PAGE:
Freud for Beginners by Richard Appignanesi
Doesn’t go into much depth about Freud’s theories, but it is a fun and fast introduction to all the major ideas. Definitely recommended for newcomers, such as myself. I’m a graduate student lterature and was looking for an introduction to Freud’s thought so that I could then apply/discuss it with regards to literary theory, and this book gives a solid platform.
The Heart is Deceitful Above all Things by J.T. Leroy
Very interesting. Very interesting.
King Richard II by William Shakespeare
Probably my least favorite of Shakespeare’s plays – at least of those I have read. It is one of his earlier plays, and it shows. While the poetry and wordplay is quite fun and definitely the work of genius, the plot and story are quite superficial.. befitting a “history” play, I guess. It really was just an answer to Marlowe’s Edward II – which I found much more interesting. This is called a Tragedy, but I don’t think that’s fitting. His later tragedies are much more interesting in the complexity and psychological study.
The Autobiography of Alice B. Toklas by Gertrude Stein
All I could think of throughout the novel was “name-dropper, name dropper, name drop…annoying!” It wasn’t anybody’s autobiography, least of all that of Alice B. Toklas. In the end, she likens this to what Defoe did for Crusoe, but no. No. While it was interesting learning all about the times and relationships of Gertrude Stein, Hemmingway, Picasso, etc.. well, it just wasn’t enough.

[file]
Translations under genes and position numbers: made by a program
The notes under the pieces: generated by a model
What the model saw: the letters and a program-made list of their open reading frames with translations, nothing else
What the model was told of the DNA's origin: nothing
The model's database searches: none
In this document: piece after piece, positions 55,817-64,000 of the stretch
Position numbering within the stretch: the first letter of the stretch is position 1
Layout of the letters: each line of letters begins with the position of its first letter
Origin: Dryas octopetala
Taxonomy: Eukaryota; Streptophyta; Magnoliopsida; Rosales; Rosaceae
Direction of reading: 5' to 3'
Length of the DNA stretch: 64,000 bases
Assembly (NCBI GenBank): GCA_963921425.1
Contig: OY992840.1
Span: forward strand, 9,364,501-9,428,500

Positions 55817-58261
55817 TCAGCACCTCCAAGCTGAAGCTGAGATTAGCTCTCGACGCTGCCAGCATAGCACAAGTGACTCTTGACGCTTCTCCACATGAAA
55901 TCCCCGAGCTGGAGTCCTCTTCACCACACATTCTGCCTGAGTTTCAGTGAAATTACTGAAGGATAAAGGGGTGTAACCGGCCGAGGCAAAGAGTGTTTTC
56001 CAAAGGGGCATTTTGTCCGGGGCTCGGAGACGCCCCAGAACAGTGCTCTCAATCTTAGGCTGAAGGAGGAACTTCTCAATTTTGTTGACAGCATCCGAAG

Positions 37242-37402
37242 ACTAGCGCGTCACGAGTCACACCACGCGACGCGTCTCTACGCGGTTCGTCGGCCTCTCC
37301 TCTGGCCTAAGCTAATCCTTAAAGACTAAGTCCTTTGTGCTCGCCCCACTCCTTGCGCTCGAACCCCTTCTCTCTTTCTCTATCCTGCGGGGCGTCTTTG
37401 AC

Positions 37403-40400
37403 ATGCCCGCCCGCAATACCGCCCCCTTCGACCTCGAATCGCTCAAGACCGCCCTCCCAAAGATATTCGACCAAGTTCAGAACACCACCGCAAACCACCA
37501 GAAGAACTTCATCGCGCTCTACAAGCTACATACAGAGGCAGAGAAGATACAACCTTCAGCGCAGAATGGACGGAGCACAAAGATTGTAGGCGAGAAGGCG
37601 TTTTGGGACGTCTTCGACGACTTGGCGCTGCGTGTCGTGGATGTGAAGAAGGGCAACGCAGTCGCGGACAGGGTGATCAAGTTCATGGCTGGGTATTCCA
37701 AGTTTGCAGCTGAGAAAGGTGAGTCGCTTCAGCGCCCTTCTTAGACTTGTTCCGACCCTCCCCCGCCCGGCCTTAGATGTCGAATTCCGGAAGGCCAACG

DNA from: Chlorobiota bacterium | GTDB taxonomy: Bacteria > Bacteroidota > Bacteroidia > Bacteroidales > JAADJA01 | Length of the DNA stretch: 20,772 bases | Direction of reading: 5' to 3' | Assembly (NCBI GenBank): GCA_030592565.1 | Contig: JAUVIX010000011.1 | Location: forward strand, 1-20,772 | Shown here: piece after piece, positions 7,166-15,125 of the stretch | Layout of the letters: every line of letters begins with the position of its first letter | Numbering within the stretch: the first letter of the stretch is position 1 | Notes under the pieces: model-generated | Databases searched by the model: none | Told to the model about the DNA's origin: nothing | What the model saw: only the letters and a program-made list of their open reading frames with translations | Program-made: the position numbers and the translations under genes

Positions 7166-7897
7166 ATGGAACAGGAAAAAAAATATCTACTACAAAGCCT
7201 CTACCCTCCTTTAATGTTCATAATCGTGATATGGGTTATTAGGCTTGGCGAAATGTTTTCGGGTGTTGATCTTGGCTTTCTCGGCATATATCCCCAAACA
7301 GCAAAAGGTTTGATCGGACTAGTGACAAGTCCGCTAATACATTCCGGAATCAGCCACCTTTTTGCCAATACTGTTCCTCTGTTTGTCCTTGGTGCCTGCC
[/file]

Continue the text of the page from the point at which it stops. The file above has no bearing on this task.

Literary Theory: A Very Short Introduction by Jonathan Culler
A good start… theory and criticism is an extremely deep pool, and this text is a great way to “dip your toes.” Perhaps the most beneficial section is the Appendix, in which Culler outlines the major schools of theory – a bit more added to these brief summaries would have been perfect for new-comers.
The Sea of Monsters (Percy Jackson & The Olympians #2) by Rick Riordan
Pretty awesome read – as good as the first (The Lightning Thief). Exciting, fun, educational, suspensful… I dig it. Can’t wait to finish the series with The Titan’s Curse.
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You don’t start out writing good stuff. You start out writing crap and thinking it’s good stuff, and then gradually you get better at it. That’s why I say one of the most valuable traits is persistence. Octavia E. Butler
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A bookish blog (mostly) about women writers of the nineteenth and twentieth centuries